Many Chicagoans are fighting back against Rahm Emanuel and the Chicago Public School (CPS) system's move to close 54 'underutilized' schools next year to overcome a nearly $1 billion budget deficit. Wednesday afternoon, around 150 people were arrested in front of city hall for locking arms, chanting and sitting squarely in the middle of La Salle street downtown in protest of what would be the largest mass school closing in U.S. history.
The Chicago Teacher's Union (CTU) was the primary organizer of this act of civil disobedience, and reportedly spent part of this month training members in various protest techniques including disruptions, occupations and arrests. Not all of those arrested were members of the union either; some volunteered to be arrested in an attempt to make their point to city leadership. In preparation for the protests, police erected barricades around the Chicago Board of Education building, and principals were asked to report on the actions of any protesters near their schools.
The situation is particularly tense because all but one of the schools being closed are elementary schools, and the students set to be most affected are African American and Latino. Parents have voiced concern that their children will be forced to make longer walks to get to their new schools. In response, CPS has spent $7.7 million on a "Safe Passage" program aimed at helping students arrive safely at school.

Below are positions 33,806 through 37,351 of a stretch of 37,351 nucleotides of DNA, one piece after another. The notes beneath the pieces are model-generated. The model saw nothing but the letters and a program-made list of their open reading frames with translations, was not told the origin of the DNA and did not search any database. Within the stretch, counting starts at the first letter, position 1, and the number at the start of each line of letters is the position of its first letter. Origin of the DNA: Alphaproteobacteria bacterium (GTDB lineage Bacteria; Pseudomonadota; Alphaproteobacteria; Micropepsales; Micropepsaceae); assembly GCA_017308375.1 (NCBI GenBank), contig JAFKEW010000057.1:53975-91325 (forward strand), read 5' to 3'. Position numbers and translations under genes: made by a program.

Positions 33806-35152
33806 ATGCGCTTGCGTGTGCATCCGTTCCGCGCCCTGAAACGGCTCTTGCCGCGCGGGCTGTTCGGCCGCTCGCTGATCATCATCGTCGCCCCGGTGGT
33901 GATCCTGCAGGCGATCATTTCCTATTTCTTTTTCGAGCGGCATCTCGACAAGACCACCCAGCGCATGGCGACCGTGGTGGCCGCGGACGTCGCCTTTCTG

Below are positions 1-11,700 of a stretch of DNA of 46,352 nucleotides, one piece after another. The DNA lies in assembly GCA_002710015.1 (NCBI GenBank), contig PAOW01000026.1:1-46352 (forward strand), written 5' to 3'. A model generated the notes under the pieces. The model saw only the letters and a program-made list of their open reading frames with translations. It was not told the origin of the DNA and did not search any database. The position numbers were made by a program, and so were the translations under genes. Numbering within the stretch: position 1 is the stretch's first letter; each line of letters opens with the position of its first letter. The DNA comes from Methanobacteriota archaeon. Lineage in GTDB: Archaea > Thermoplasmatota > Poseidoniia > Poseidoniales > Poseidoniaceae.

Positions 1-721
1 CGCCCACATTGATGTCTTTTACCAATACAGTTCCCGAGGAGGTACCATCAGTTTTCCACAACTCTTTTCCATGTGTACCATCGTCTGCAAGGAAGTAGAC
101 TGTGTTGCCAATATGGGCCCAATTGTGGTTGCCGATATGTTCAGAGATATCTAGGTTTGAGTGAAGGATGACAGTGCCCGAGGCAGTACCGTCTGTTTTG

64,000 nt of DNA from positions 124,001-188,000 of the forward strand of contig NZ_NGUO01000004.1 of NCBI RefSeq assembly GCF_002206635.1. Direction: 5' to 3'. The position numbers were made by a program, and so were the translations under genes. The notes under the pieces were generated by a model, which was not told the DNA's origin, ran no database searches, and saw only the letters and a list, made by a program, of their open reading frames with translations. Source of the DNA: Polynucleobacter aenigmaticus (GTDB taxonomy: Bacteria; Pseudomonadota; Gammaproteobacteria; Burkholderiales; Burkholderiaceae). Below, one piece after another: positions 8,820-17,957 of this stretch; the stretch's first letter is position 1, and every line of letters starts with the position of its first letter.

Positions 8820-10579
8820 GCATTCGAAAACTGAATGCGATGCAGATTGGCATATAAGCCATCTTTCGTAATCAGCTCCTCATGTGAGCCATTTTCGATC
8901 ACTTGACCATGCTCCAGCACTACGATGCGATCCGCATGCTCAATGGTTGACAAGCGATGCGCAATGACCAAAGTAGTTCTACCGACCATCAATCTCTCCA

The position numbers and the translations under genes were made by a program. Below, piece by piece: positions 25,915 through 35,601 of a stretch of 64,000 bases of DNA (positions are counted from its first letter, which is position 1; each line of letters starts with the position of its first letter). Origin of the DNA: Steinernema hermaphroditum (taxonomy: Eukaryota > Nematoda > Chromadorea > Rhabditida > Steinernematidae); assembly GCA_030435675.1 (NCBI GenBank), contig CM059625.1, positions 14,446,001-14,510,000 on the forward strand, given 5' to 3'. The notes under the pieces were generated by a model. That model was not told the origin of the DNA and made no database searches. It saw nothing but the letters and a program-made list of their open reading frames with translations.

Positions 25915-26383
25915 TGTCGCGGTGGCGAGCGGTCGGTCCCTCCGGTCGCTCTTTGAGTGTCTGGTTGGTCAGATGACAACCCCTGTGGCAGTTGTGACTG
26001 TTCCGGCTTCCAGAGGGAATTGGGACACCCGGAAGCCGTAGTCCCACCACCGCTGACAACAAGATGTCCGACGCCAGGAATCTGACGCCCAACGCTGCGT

If you heard This American Life's two part story on Harper High School a couple weeks back, it's pretty clear why these parents are so concerned. Gang activity and gun violence are very prevalent in parts of Chicago, and while younger children are not generally the target of such violence, students are most in danger on their trips to and from school. Parents in Chicago have good cause for their concern.
The strength of Chicago's unions are not something to be overlooked either, and if the CTU's actions today are any indication, the protests won't be ending any time soon. Karen Lewis, president of the CTU, even went so far as to suggest that parents and students should show up at their "real school" when new school year starts instead of attending their newly assigned buildings.
At least, unlike the protesters of the Occupy movement, these parents, teachers and students have a discernible goal. Now the question is: Do they have a viable alternative to the school closures that will reduce or eliminate the deficit the system faces?
Emanuel is standing firm though, holding that the closures are necessary and saying "the steps being taken were postponed for years — because of politics." Even so, he will have a tough time holding his ground with committed opponents like Lewis. "It's not over, brothers and sisters, until we say it's over," she said.